Transportation Deployment Casebook/About
This Casebook presents the results of an assignment for CE5212/PA5232 Transportation Policy, Planning, and Deployment to describe the lifecycle of a transportation technology or mode.
Recall that the cycle of technology includes a birthing phase, a growth-development phase, and a mature phase (and perhaps a declining phase). The stage of the life-cycle, it has been argued, determines the nature of transportation policy-making -- both the problems faced and the responses to these problems. In this assignment, you are to research and reflect upon the life-cycle of a transportation mode. Your final product should be about 15 pages of single-spaced 12 point Times New Roman text, including tables and charts.
Your initial step is to select a mode (or transportation or related technology). As long as the technology you pick can be related to the movement of people, goods, or ideas it is fine. If you have questions, contact your instructor.
Then the assignment has two parts: Quantitative and Qualitative. Each part is worth 50% of the assignment.
Overview the life-cycle of the mode. Using S-curves (status vs. time), identify the periods of birthing growth, and maturity. For status use variables that reflect the level of deployment or use of the mode (number of vehicles, kilometers of track, passenger-kilometers traveled). You may develop these curves for the US, some other country, or geographical unit, as data availability and your focus dictate. Use the data to estimate a three-parameter logistic function:
- is the status measure, (e.g. Passenger-km traveled)
- is time (usually in years),
- is the inflection time (year in which 1/2 K is achieved),
- is saturation status level,
- is a coefficient.
and are to be estimated.
Graph the model and the data. How accurate is the model?
Interpret your results, and use them to help affix dates to the birthing, growth, and maturity stages of the life-cycle.
Sources of data vary. There is sufficient data on the world wide web to do this assignment for many technologies and modes, though there are obviously modes and technologies for which this will be difficult. For a good starter source, try the Bureau of Transportation Statistics ( http://www.bts.gov ). However, make sure that you get data that goes to the birthing phase of the technology, many of their data series only go back to 1960. For other data sources, the world wide web and the university library, as well as the Mn/DOT library are good places to go.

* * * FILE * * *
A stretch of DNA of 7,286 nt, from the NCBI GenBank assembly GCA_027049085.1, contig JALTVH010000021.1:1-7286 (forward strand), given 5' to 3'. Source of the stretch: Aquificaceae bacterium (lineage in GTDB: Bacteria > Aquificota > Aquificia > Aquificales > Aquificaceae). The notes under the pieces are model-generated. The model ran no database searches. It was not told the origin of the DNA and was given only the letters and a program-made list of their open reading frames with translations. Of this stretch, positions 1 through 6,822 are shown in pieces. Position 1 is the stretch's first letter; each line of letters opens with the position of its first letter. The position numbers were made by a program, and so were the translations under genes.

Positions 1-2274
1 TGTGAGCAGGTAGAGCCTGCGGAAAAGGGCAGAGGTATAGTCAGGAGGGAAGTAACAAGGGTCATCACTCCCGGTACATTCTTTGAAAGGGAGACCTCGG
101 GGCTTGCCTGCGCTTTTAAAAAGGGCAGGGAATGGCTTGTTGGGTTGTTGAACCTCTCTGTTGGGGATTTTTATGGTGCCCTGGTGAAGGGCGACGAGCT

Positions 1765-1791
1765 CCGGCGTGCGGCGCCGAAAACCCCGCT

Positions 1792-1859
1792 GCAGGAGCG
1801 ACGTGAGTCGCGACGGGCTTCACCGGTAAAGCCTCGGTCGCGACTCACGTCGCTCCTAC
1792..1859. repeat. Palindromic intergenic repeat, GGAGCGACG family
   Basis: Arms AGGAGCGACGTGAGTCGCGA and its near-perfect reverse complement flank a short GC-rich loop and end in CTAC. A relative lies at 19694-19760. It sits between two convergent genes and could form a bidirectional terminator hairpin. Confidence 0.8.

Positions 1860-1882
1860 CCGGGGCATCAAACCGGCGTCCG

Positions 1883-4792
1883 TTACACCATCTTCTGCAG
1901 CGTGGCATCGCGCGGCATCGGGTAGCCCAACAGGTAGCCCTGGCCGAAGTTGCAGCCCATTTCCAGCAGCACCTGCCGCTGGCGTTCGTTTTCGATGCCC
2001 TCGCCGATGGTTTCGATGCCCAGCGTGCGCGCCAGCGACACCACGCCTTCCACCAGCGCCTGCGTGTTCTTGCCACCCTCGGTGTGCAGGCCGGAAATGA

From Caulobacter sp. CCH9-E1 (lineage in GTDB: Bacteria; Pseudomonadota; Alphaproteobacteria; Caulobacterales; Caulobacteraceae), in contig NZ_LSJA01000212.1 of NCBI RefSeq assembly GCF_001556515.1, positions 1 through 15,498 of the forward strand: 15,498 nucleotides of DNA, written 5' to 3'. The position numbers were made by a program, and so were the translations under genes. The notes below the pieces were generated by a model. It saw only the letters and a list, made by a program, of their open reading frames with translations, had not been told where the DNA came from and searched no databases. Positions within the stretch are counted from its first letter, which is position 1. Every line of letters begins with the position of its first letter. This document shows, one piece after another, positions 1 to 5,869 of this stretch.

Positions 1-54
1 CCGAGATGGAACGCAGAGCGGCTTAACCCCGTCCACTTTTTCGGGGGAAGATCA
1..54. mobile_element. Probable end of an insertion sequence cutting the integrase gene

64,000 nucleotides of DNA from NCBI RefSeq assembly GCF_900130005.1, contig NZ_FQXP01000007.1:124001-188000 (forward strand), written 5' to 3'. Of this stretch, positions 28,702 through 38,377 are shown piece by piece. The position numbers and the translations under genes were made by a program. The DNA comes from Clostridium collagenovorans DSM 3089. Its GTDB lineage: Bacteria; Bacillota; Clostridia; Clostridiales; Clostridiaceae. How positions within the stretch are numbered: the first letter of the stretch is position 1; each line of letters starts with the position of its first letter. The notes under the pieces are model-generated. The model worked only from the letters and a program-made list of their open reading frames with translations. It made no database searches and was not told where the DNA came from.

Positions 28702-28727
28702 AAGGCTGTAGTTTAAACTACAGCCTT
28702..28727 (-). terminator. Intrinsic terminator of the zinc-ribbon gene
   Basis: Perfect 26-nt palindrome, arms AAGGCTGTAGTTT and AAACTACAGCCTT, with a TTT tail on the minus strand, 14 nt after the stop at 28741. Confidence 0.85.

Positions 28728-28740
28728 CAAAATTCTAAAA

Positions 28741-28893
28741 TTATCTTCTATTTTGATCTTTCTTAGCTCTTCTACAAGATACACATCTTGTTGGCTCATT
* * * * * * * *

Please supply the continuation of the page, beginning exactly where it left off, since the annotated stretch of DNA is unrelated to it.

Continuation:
Get your data
GET YOUR DATA FIRST.
How to estimate a model:
An example spreadsheet is at:
Basically, this is an exercise in curve fitting. There are better and worse ways to do curve fitting, one (a better way, but not the best way) is shown in the example spreadsheet.
Worse ways to do curve fitting include random trial and error (pick some values, see how close the curve is, and adjust the values).
Better ways involve using a formal statistical procedure (e.g. Ordinary Least Squares Regression). Fortunately, regression is a routine procedure found in many statistical packages, as well as in spreadsheets. To do a regression in an excel spreadsheet, you can find the tool under the TOOLS menu in the DATA ANALYSIS option. (If DATA ANALYSIS does not appear on your menu, go to TOOLS/ADD INS, and Check the DATA ANALYSIS Toolbox).
A single variable linear regression simply estimates the coefficients c and b in a model of the form:
The question is then, what is y (your dependent variable) and what is x (your independent variable)
In the example spreadsheet
The Derivation is given on the spreadsheet.
The number of passengers is known from the data, as is the year. (LN is the natural log function). K however is unknown in this case (High Speed Rail is not yet fully mature, traffic volumes are not saturated). Thus a number of regressions, with various trials for K were done.